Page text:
‘De-risking’ and financial exclusion
The recent Court of Appeal decision of Petrodel Resources Limited v Prest  has (once again) caused a ripple of shock amongst family lawyers, and it highlights the conflict between the differing approach of Judges in the Family Division and those in the Chancery Division. The Court of Appeal, by a majority of 2 to 1, overturned an Order for the transfer to the wife of various properties owned by corporate entities which were owned and controlled by the husband.
Mrs Prest made a financial application on divorce against Mr Prest and seven companies in which he had an interest (the Petrodel structure). The marriage was a long one and there were four grown up children. The principal issues for the (first instance) Judge to decide were (i) the extent of the husband’s wealth and (ii) whether the Judge could make orders against shares and properties held in the name of the respondent companies.
Mr Justice Moylan wrestled with the “incomplete, inadequate, confused and conflicting evidence as to the husband's activities through the corporate vehicles” and he made adverse inferences about the extent of the husband’s wealth and his interest in the companies. He assessed the husband’s wealth conservatively at £37.5 million and made an award in the wife's favour for £17.5 million. He held that the husband was entitled to the shares and properties held in the names of the companies, and he therefore ordered the husband to transfer to the wife assets belonging to the companies.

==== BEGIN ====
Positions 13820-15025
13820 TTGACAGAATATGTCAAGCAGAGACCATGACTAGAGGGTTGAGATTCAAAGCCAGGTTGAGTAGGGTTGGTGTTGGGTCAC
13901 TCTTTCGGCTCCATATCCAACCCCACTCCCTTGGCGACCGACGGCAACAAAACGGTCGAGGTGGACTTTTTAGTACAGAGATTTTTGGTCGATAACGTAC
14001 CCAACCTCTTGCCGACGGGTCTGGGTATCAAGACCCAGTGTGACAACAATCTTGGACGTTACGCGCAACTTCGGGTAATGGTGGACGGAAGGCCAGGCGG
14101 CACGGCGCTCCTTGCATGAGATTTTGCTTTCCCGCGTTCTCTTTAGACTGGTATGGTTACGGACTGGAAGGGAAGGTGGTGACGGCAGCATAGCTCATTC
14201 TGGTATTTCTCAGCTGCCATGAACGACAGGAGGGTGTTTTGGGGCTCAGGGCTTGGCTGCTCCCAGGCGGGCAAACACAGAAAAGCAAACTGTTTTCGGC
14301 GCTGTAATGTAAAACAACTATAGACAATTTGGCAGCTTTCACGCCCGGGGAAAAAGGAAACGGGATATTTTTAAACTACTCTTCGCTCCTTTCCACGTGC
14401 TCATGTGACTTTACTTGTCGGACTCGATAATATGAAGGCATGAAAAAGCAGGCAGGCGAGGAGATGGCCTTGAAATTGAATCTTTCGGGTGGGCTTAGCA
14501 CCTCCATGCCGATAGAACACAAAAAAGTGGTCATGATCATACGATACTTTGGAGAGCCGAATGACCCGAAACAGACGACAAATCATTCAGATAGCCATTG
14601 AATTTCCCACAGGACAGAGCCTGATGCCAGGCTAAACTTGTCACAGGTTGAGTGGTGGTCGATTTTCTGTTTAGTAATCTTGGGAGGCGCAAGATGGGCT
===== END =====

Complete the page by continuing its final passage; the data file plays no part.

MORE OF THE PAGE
The central issue of the corporate respondents’ appeal was whether the husband’s control of the companies meant that he was in fact the beneficial owner of their assets. Lord Justice Rimer and Lord Justice Paten (previously Judges in the Chancery division) allowed the appeal saying “the shareholders of a company have no interest in, let alone entitlement to, the company's assets and the same applies to a shareholder who is a 100% owner of the company”. The Judge at first instance rejected any suggestion that the Petrodel structure involved impropriety on the husband’s part. This was crucial to the Court of Appeal majority decision which held that only if impropriety can be shown will the corporate veil be pierced.
Lord Justice Thorpe (the only Family Judge) gave a powerful dissenting judgment, dismissing the appeal and stating “in this case the reality was plain. So long as the marriage lasted the husband’s companies were milked to provide him and his family with an extravagant lifestyle.”
The Prest decision follows the Court of Appeal decision in Tchenguiz & Ors v Imerman in 2010, which effectively dismantled the 'Hildebrand Rules' that enabled one party (wives in the main), to gather evidence of the other's lack of full and frank disclosure. Family law practitioners await Mrs Prest’s decision whether to appeal the Court of Appeal judgment but in the meantime we have to ask; are the courts arriving at the right decisions? Or, is the devious non-discloser who resents making fair provision for their spouse safe in the knowledge that justice will not be done. Consequently, is it two nil to the non-discloser?
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